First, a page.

One-Half of Americans Would Consider Donating a Kidney to a Stranger
Good news for anyone needing a transplant; a new Mayo Clinic survey shows that the public’s support for both living and deceased organ donation is increasing. Eighty-four percent of respondents said they would be very or somewhat likely to consider donating a kidney or a portion of their liver to a close friend or family member in need, and an astounding 49% said they would be very or somewhat likely to consider donating a kidney to someone they have never met, which is often referred to as altruistic or “Good Samaritan” kidney donation.
“This is really encouraging news,” says Mikel Prieto, MD, surgical director of kidney transplantation at Mayo Clinic in Rochester, MN. “As living organ donation becomes more widely known and accepted, and as the safety and surgical proficiency continue to improve, we hope that more people will come forward and offer to help loved ones who need kidney and liver transplants. It’s also very heartening to hear that the willingness to consider donating a kidney to a stranger has increased so significantly.”
Prieto recommends that people who need kidney or liver transplants should make others around them aware of that need. “The data show that most people would be willing, and they may be more likely to step forward if they’re aware that a friend or family member needs a transplant,” he adds.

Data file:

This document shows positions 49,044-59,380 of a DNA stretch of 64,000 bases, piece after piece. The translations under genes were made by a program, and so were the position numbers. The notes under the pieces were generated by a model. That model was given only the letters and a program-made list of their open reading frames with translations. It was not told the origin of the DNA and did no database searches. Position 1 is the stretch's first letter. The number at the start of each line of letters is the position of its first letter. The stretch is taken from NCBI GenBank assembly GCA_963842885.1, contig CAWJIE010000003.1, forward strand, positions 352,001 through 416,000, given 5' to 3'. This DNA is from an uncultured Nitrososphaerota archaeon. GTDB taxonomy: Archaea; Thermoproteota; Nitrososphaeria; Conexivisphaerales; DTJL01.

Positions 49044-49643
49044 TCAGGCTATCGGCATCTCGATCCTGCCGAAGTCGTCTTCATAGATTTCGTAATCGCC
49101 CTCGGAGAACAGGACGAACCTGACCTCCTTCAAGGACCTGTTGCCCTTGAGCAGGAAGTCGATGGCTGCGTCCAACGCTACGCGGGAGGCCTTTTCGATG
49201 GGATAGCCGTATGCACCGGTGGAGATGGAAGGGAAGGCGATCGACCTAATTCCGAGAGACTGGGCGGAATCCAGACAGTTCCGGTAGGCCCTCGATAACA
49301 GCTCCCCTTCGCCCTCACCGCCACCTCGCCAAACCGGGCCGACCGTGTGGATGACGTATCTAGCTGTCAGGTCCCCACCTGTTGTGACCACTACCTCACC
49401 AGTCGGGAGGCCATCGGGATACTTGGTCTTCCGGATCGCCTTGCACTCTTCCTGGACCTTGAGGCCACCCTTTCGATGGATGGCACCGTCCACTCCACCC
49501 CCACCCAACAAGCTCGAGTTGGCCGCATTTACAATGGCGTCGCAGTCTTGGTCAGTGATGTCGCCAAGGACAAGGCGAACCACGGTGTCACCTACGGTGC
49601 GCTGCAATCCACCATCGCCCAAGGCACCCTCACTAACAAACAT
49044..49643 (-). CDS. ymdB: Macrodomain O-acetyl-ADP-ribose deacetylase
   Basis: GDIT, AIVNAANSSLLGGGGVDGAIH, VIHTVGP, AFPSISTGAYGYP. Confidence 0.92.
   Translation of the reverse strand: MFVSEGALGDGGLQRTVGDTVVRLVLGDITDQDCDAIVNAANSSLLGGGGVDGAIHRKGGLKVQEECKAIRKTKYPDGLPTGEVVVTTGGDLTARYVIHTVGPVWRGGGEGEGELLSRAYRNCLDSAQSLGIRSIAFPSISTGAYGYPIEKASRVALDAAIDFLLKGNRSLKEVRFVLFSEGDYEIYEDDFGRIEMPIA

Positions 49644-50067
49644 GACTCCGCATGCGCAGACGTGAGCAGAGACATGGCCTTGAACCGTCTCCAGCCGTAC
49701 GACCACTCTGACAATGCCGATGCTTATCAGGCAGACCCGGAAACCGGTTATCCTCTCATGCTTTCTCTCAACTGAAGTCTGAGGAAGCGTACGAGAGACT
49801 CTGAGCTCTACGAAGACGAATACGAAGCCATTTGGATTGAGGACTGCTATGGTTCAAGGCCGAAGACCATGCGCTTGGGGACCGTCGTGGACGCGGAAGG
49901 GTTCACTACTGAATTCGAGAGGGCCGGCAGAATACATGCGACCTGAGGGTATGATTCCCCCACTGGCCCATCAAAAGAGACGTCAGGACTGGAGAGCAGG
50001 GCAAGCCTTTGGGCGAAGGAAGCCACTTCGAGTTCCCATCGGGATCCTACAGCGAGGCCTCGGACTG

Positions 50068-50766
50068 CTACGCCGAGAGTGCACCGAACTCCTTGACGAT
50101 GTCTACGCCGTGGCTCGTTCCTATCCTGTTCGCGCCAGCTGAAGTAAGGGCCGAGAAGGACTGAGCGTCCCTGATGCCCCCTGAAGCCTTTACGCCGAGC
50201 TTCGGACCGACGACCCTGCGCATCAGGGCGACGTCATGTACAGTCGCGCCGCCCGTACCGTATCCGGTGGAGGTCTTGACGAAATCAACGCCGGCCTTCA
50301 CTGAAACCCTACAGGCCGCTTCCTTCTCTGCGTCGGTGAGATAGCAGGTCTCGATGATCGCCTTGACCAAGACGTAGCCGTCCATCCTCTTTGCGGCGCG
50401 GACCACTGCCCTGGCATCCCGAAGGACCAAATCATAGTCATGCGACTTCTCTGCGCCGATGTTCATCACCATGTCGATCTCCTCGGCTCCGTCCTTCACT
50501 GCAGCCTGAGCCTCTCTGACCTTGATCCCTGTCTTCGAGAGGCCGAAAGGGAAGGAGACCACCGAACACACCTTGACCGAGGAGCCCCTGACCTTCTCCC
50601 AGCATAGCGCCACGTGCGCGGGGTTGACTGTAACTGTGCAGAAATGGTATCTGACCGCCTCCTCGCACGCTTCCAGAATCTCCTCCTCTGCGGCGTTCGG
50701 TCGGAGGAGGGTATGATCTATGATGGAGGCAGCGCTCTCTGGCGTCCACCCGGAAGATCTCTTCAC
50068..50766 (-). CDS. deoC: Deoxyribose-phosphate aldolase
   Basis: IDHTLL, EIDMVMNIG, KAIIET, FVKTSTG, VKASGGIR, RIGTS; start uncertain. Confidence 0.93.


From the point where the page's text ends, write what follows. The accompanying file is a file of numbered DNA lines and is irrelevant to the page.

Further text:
Advances such as laparoscopic kidney donation and a better understanding of liver regeneration are helping to make living donation safer for donors and, hopefully, are reducing the amount of pain and recovery time. Paired kidney exchanges, positive cross-match and ABO incompatible transplants are increasing the opportunity for people to donate even when they are not a match for their own loved one.
These findings were part of a national survey by ORC International on behalf of Mayo Clinic in late March. A 2001 Gallup survey found that 76% of respondents would probably donate a kidney to a close friend with renal failure, and 24% said they would give one to a stranger. Compared with the 2001 survey, the Mayo survey shows willingness to donate to a close friend or family member has increased significantly, and willingness to donate to a stranger has more than doubled.
Consistent with other national research, the 2013 Mayo Clinic survey also shows that 61% of respondents would want their organs donated upon their death, and 51% say they have formally indicated their wishes by registering as an organ donor. Respondents aged 35 to 44 were more likely to want to donate after their death than any other age group. This data suggests that the older population may be unaware that organ donation generally has no age limit, and donation may still be possible even for those with a history of cancer or other serious medical conditions.
“Here at Mayo Clinic, we have successfully transplanted organs from donors who are in their 70s and 80s, providing an amazing gift of life to older or very sick recipients who may not have lived long enough to receive another organ,” says Prieto.
“Organ and tissue donation are generous gifts that save lives and offer hope and healing. At the time of donation, the medical team conducts evaluations to ensure the best possible outcomes for potential recipients,” says Susan Gunderson, CEO of LifeSource, Upper Midwest Organ Procurement Organization. “We encourage everyone, regardless of their age, to consider donation and document their wishes on their state’s donor registry.”
— Source: Mayo Clinic